Springer Science & Business Media, 14.03.2013 - 380 Seiten
Although this may seem a paradox, all exact science is dominated by the idea of approximation. Bertrand Russell (1872-1970) Most natural optimization problems, including those arising in important application areas, are NP-hard. Therefore, under the widely believed con jecture that P -=/= NP, their exact solution is prohibitively time consuming. Charting the landscape of approximability of these problems, via polynomial time algorithms, therefore becomes a compelling subject of scientific inquiry in computer science and mathematics. This book presents the theory of ap proximation algorithms as it stands today. It is reasonable to expect the picture to change with time. This book is divided into three parts. In Part I we cover combinato rial algorithms for a number of important problems, using a wide variety of algorithm design techniques. The latter may give Part I a non-cohesive appearance. However, this is to be expected - nature is very rich, and we cannot expect a few tricks to help solve the diverse collection of NP-hard problems. Indeed, in this part, we have purposely refrained from tightly cat egorizing algorithmic techniques so as not to trivialize matters. Instead, we have attempted to capture, as accurately as possible, the individual character of each problem, and point out connections between problems and algorithms for solving them.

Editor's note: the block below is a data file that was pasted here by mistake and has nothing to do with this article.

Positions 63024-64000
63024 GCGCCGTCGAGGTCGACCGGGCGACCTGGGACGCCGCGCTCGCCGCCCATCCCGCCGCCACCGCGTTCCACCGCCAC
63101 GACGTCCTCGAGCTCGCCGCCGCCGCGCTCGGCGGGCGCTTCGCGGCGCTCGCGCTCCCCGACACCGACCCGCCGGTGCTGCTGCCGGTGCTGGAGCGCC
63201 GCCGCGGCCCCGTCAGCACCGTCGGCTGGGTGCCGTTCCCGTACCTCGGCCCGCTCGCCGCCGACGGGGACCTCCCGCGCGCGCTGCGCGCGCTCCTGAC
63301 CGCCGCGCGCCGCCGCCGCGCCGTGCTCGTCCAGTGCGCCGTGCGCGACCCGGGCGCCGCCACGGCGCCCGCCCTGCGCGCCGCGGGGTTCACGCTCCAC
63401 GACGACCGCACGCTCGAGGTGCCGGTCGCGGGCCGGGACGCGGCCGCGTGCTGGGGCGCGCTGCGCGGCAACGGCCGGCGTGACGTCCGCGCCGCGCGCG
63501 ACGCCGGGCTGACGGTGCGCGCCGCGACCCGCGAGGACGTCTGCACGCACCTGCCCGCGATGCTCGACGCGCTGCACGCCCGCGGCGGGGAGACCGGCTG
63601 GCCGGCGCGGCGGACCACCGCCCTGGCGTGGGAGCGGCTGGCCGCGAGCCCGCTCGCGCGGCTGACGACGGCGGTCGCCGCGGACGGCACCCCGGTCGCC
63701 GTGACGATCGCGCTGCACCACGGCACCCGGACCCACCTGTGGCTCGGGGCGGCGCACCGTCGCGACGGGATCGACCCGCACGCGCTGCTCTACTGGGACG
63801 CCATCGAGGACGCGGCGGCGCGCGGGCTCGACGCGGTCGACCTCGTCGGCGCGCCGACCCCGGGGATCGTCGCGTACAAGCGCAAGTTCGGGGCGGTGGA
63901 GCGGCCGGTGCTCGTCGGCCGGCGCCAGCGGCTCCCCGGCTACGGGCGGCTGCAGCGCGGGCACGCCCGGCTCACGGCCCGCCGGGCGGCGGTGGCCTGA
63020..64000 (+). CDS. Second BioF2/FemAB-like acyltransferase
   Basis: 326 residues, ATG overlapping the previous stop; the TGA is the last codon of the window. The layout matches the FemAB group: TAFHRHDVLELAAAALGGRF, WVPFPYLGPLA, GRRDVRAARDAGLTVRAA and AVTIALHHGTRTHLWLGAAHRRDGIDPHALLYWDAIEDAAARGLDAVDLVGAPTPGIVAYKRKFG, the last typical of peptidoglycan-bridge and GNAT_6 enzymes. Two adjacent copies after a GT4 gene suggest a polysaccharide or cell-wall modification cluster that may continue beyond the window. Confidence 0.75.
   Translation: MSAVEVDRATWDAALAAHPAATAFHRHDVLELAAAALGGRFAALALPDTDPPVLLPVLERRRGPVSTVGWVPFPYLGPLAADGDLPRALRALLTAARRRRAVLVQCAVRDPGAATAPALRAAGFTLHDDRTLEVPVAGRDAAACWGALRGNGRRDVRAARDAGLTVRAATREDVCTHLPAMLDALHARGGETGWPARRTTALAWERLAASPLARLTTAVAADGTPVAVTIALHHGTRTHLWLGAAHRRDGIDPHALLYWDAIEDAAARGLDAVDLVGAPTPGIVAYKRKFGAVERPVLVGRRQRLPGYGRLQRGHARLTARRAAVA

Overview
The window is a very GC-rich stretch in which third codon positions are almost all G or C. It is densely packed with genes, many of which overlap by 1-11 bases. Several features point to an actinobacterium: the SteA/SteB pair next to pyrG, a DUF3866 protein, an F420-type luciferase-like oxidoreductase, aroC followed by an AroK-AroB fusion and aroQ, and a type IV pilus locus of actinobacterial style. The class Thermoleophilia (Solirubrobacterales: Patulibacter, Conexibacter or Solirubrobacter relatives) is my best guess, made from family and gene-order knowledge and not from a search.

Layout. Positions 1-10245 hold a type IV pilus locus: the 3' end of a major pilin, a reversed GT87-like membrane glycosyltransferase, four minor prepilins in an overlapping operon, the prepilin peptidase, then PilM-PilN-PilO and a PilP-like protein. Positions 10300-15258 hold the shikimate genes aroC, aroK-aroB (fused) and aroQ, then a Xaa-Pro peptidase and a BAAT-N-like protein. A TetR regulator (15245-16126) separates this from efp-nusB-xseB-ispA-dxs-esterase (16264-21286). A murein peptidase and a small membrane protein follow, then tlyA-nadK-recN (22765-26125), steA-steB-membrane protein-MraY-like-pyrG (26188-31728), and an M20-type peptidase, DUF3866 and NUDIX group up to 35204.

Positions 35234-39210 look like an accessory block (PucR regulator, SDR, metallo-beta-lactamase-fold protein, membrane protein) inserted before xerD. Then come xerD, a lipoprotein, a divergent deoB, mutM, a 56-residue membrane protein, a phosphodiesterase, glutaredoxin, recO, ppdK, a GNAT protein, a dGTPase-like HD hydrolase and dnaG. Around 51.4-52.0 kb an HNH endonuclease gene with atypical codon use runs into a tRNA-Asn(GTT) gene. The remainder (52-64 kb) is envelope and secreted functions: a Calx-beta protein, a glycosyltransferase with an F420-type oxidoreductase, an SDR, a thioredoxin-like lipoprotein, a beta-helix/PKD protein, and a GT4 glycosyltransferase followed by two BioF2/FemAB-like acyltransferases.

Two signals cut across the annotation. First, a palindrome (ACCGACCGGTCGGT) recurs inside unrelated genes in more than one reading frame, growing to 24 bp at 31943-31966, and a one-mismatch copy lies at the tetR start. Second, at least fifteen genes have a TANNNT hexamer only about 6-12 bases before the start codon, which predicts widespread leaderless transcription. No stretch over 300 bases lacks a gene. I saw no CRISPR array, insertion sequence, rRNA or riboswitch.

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Steiner Tree and TSP
Feedback Vertex Set
Multicut and Integer Multicommodity Flow in Trees
Multicut in General Graphs
A An Overview of Complexity Theory
B Basic Facts from Probability Theory
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achieves an approximation approximation algorithm approximation factor approximation guarantee assume bipartite graph bound on OPT capacity Chapter clauses Clearly complementary slackness conditions compute connected components Consider the following constraints corresponding cut in G cycle defined denote distance labels dual program elements endpoints Exercise extreme point solution facility factor algorithm feasible solution feedback vertex set find a minimum given graph G greedy algorithm Hence Hint instance integer program integrality gap iteration k-center least Lemma length linear program lower bound LP-relaxation maximize metric minimum weight multicommodity flow multicover multiway cut problem node nonnegative NP-complete NP-hard O(log objective function value obtain optimal solution output packing partition path picked polynomial polynomial time algorithm primal primal-dual schema probability Proof random relaxation s-t cut satisfied semidefinite programming set cover problem shortest superstring Show string subset tight example tour triangle inequality truth assignment undirected graph vertex cover problem